Just a little over a year before we were blessed with the Need for Speed reboot, Ubisoft dropped a little gem known as “The Crew,” an open-world game focused on racing with an interesting story line. Like the NFS reboot The Crew was criticized for its always-online style of gameplay (makes you wonder why NFS did it a year later, huh?) but still received decent reviews despite the technical glitches and problematic user interface. Over the next few years, there were a couple of expansion packs released to keep the game relevant as NFS hit the shelves. Come E3 2017, and Ubisoft has officially announced a sequel, The Crew 2, which will be based in the U.S. again, but brings about a redesigned map of the country to go with the addition of new vehicles: bikes, planes, and boats.

Called “Motornation,” the redesigned map of the U.S. in the Crew 2 should be insanely massive, offer up more cities, and more details than before. Switching between vehicles types is said to happen on the fly, at your beck and call, so you can switch from four wheels to two wheels, to none at all with the press of a button. There will be four motorsports families in the game that will include street races, off-roaders, pro racers, and freestylers, all of which will offer up new rides and the ability to customize them as you see fit. New vehicles and items will also be earned through the various competitions or encounters of chance. And, for those of you who have sunk hours upon hours of your life into the first game, you’ll be greeted with a Crew Rewards Program that will offer you as many as 18 vehicles in The Crew 2. So, ready to check out the reveal and some gameplay of the upcoming game? Let’s get to it.

Reveal Trailer

So, we’ve got cars, boats, bikes, and planes – it sounds like grand theft auto without all of the killing, drug abuse, and prostitutes on a much larger scale, right? Personally, I’m still holding out hope for the next NFS game, but I can’t deny that this announcement trailer is definitely intriguing. The idea of racing boats and planes on a whim across a map that’s styled after the entire U.S. is definitely a big selling point for the game, but I never got into the first game that much because of that always-online nature (the same reason I put in like 20 hours of gameplay in NFS as well) so, with any luck, The Crew 2 will alleviate us from this annoying form of forced gameplay. Online play is fun and all, but not when you’re forced to do it and your progress can be stopped by some other player who just wants to be a prick and knock you out of a race. With that said, things are starting to look promising for The Crew 2, but what about actual gameplay? Well, there’s some pre-alpha footage here too, so let’s take a good look.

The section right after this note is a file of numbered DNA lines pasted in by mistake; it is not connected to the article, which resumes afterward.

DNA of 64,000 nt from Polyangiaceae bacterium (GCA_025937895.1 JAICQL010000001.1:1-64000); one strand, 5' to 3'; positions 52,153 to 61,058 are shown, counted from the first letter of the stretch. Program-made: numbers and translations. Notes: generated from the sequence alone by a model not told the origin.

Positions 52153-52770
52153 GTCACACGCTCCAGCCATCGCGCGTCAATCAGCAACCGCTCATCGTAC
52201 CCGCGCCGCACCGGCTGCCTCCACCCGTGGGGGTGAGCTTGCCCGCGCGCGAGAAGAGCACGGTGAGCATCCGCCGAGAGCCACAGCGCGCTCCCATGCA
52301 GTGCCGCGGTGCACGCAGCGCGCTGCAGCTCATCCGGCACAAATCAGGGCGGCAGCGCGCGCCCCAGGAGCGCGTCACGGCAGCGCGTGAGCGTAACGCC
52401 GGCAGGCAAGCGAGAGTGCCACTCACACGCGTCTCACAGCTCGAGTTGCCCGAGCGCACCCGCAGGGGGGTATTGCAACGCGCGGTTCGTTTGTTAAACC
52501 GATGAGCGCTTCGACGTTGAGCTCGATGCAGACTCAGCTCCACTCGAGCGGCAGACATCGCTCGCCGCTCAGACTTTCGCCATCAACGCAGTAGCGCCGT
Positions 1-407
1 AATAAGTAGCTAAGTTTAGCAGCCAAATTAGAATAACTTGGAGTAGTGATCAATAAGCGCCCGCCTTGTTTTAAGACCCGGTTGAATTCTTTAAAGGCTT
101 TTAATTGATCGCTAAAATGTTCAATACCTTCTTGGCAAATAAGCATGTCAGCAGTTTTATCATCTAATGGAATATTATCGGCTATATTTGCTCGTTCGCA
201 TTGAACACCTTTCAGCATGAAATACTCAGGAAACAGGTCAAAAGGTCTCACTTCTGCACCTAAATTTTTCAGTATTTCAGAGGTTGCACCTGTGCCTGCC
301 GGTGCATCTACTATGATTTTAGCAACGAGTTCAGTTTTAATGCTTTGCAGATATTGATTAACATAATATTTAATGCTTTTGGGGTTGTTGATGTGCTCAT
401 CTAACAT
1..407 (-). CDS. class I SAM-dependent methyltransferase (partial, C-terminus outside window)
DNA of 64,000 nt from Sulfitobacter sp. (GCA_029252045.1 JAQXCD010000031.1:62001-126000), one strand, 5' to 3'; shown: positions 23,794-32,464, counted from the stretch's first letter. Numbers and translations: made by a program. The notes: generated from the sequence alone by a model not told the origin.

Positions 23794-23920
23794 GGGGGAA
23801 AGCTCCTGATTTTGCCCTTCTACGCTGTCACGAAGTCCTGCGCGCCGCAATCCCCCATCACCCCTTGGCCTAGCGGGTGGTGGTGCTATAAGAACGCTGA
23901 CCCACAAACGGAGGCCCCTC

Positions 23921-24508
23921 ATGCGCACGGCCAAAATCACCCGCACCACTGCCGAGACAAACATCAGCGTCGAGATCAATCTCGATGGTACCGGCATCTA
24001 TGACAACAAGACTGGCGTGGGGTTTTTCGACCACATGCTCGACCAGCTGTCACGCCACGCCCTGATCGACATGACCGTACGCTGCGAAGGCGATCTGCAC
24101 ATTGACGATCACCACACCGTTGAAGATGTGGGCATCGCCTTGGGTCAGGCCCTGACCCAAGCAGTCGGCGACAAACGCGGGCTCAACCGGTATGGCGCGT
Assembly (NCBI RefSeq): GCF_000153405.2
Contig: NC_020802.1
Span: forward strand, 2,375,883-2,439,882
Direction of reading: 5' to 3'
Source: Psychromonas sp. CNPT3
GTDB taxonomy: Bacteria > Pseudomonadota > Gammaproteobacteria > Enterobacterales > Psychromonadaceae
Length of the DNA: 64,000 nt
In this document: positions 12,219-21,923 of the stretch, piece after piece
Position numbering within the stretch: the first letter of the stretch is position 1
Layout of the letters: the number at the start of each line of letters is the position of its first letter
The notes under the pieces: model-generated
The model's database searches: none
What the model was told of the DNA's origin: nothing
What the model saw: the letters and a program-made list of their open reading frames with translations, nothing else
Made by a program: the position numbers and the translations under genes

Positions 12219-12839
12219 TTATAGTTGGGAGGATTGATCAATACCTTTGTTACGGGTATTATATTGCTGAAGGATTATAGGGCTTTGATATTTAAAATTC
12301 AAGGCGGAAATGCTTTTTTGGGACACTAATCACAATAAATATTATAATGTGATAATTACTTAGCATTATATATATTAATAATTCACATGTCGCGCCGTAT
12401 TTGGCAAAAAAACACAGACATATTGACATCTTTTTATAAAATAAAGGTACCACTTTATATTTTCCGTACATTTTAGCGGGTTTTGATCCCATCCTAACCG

10 Minutes of Pre-Alpha Gameplay

Now that you’ve seen the gameplay, what do you think? It’s not quite as realistic as was depicted in the announcement trailer, but that’s to be expected. I have to say; the gameplay looks promising. The quick changing between vehicles, the wide-open U.S. – it’s all very cool. However, I think the rooftop racing goes a little too far as it’s far from realistic, but it’s still a cool feature too. This is pre-alpha footage, however, so who knows how much the game will change between now and the time it hits the shelves, but I must admit that it has my attention. What about you? Think you’ll jump on the opportunity to grab a copy when it comes out or do you think you’ll stick with Need for Speed: Payback when it comes out on November 10 of this year? Let us know what you think in the comments section below and stay tuned for updates on The Crew 2.

***Note to Layout team: take some screen shots of the videos above for static images. For the main image, take a screen shot of the main character standing with his arms folded in front of the various vehicles in the came. ***

Robert Moore
Editor-in-Chief and Automotive Expert - robert@topsped.com
Robert has been an auto enthusiast his entire life. He started working cars at a young age, learning the basics from his father in the home garage on the weekends. As time went on, Robert became more and more interested in cars and convinced his father to teach him how to drive when he was just 13 years old. Robert continued working on cars in his free time and learned as much as he could about engines, transmissions, and car electrical systems, something that only fed his curiosity more and eventually led him to earn a bachelors degree in automotive technology with a primary focus on engine performance and transmission rebuilding.  Read More
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